But that's not what I used to say. I used to say that The Dispossessed was my favorite, and that the Left Hand of Darkness is overrated.

My opinion has flipped over the years. I now give Left Hand the edge, and I think that it's because the books are about such different topics.

The Dispossessed is all about matters I was concerned with when I was a younger man: the relationship of one's work with the world, and the ethics of the larger systems we operate in. It's a lot like other sci-fi books: a treatment of an idea, where the characterization (although strong for the genre) is secondary.

But The Left Hand of Darkness is, at its heart, about the relationship between Genly Ai and Estraven. The core sequence of the novel, the trek across the ice sheet, is beautiful and memorable as a depiction of a setting, but also as an exploration of human intimacy, with the device of Gethenian sexuality used as a kind of scalpel to shed light on how male and female shades our relations.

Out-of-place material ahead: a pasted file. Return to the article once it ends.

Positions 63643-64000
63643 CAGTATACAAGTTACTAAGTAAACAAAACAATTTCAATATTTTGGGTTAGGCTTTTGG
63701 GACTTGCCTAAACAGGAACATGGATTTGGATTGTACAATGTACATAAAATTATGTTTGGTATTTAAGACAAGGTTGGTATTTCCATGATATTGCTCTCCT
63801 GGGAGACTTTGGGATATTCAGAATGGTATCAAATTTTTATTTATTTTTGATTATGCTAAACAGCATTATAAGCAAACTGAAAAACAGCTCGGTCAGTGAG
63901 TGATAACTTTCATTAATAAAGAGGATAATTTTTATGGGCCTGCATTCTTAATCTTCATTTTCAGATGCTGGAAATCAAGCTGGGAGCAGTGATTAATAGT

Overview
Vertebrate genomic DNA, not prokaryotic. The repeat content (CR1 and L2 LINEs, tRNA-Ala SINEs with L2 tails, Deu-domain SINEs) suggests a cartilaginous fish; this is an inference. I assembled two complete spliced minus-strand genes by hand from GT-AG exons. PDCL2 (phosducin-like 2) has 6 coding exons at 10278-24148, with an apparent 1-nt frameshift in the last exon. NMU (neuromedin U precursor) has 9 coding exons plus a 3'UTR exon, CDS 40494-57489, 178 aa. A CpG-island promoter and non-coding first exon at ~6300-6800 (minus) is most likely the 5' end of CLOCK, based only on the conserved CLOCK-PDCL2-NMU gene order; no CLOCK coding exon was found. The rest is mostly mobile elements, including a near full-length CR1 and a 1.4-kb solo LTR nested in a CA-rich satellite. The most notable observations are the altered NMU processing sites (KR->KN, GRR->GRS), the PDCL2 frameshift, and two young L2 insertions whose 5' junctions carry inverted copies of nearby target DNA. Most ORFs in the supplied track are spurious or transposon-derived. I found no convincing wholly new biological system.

I used to think that the big ideas were what mattered. But the older I get, the more I appreciate that the big ideas are just extensions of what happens between individuals. The Dispossessed uses this technique as well, of course, but the intimacy of Left Hand just hits harder for me these days.


> I used to think that the big ideas were what mattered. But the older I get, the more I appreciate that the big ideas are just extensions of what happens between individuals.

Very well put.


Out of curiosity, which would you say is her best work?

(Left Hand isn't my favorite, either. I'd probably give that to The Dispossessed).


I really think "A Wizard of Earthsea” is underrated. It really was one of the first examples of fantasy that was set in a society not based on Western ones.

My personal favorite is _The Tombs of Atuan_ - it introduces a new character, creates an entire world around her, then pulls all the assumptions beneath the world apart.

I second this. I think it was my first encounter with a genre book that totally "subverted" everything I had learned fantasy narratives should be.

I liked "Always Coming Home". And "The Lathe of Heaven" made a big impression when I was a kid.

Through childhood association, my favourite is the first three Earthsea books, but probably her greatest writing is in her post-apocalyptic semi-utopia Always Coming Home, and maybe her most moving writing is in the 'story suite' Five Ways to Forgiveness (originally Four Ways...) on societies dealing with racism and slavery. Needless to say, her short stories are marvellous too.